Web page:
effacement

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Related to Cervical effacement: Cervical dilation, Bishop score

ef·face

 (ĭ-fās′)
v. ef·faced, ef·fac·ing, ef·fac·es
v.tr.
1. To rub or wipe out; erase: The serial number had been effaced from the stolen product.
2. To remove or make indistinct: "Five years' absence had done nothing to efface the people's memory of his firmness" (Alan Moorehead).
3. To conduct (oneself) inconspicuously: "When the two women went out together, Anna deliberately effaced herself and played to the dramatic Molly" (Doris Lessing).
4. Medicine To cause to become shorter, softer, and thinner during labor: The cervix was effaced as the contractions continued.
v.intr.
Medicine To become shorter, softer, and thinner during labor. Used of the cervix.

[Middle English effacen, from French effacer, from Old French esfacier : es-, out (from Latin ex-, ex-) + face, face; see face.]

ef·face′a·ble adj.
ef·face′ment n.
ef·fac′er n.

ef·fa·cé

 (ĕf′ə-sā′)
n.
A position in ballet in which the dancer stands at an angle to the audience so that part of the body is hidden from view.

[French, from past participle of effacer, to efface; see efface.]
ThesaurusAntonymsRelated WordsSynonymsLegend:
Noun1.effacement - shortening of the uterine cervix and thinning of its walls as it is dilated during labor
biological process, organic process - a process occurring in living organisms
childbed, confinement, lying-in, parturiency, travail, labour, labor - concluding state of pregnancy; from the onset of contractions to the birth of a child; "she was in labor for six hours"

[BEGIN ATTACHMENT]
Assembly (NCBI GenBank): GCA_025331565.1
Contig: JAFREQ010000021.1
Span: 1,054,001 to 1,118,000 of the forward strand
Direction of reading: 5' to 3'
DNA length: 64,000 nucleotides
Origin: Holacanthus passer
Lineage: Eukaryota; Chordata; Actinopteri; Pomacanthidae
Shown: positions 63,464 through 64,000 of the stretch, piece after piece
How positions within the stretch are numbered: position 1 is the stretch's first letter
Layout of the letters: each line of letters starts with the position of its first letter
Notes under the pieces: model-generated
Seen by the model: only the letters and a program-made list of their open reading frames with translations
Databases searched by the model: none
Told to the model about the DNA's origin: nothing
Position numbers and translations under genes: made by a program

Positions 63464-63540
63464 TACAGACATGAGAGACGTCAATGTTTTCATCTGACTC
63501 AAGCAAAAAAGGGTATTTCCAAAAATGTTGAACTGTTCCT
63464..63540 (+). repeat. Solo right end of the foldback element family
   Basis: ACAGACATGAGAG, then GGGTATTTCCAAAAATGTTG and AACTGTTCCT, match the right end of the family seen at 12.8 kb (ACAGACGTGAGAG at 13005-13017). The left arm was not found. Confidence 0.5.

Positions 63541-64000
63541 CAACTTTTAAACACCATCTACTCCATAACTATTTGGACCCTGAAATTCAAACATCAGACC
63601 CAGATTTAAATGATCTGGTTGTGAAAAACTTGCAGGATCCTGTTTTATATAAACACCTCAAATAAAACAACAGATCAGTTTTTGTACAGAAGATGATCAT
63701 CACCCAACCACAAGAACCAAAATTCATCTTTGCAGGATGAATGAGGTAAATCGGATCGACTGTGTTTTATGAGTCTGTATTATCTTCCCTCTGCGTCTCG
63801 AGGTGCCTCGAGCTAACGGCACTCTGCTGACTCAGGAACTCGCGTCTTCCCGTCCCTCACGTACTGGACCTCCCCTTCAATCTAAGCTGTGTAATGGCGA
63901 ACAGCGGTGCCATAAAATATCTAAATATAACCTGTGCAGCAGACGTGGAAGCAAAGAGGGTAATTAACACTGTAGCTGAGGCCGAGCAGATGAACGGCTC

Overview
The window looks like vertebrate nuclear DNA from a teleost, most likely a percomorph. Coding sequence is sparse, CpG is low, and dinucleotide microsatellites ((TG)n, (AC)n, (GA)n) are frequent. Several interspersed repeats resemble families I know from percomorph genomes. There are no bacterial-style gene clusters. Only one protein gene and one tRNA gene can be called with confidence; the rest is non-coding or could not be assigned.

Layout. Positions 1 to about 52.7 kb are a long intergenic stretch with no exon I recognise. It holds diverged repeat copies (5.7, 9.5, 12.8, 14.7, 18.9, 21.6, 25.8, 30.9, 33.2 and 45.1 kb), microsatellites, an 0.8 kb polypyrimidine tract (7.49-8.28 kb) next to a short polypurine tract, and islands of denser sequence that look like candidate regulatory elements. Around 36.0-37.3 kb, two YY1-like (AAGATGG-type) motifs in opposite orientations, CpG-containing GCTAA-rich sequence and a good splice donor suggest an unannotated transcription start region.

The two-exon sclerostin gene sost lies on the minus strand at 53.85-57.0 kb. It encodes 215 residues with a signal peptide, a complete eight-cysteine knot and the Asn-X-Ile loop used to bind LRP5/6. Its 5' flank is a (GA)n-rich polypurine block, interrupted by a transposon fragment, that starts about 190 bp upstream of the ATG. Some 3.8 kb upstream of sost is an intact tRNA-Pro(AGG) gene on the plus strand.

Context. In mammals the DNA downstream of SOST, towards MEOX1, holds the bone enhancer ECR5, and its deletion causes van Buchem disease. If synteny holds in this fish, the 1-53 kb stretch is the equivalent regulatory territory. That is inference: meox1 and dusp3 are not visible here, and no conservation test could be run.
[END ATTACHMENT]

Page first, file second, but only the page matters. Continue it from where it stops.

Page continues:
2.effacement - withdrawing into the background; making yourself inconspicuous
withdrawal - the act of withdrawing; "the withdrawal of French troops from Vietnam"
Translations

ef·face·ment

n. borradura, deformación de las características de un órgano tal como la del cuello uterino durante el parto.
References in periodicals archive ?
Induction of labour is the non-spontaneous initiation of uterine contractions that result in progressive cervical effacement and dilatation with descent of the presenting part to achieve vaginal delivery when continuation of pregnancy presents a threat to the life or well-being of the mother or her unborn foetus.
1) This risk can be abrogated by interventions that artificially "strengthen" the cervix (such as placement of a cervical cerclage or pessary) or interfere with the biochemical changes within the cervical stroma that promote cervical effacement (by progesterone supplementation).
Misoprostol can also lead to cervical effacement during pregnancy and therefore assist in evacuation of uterus by simultaneous uterine contraction [16].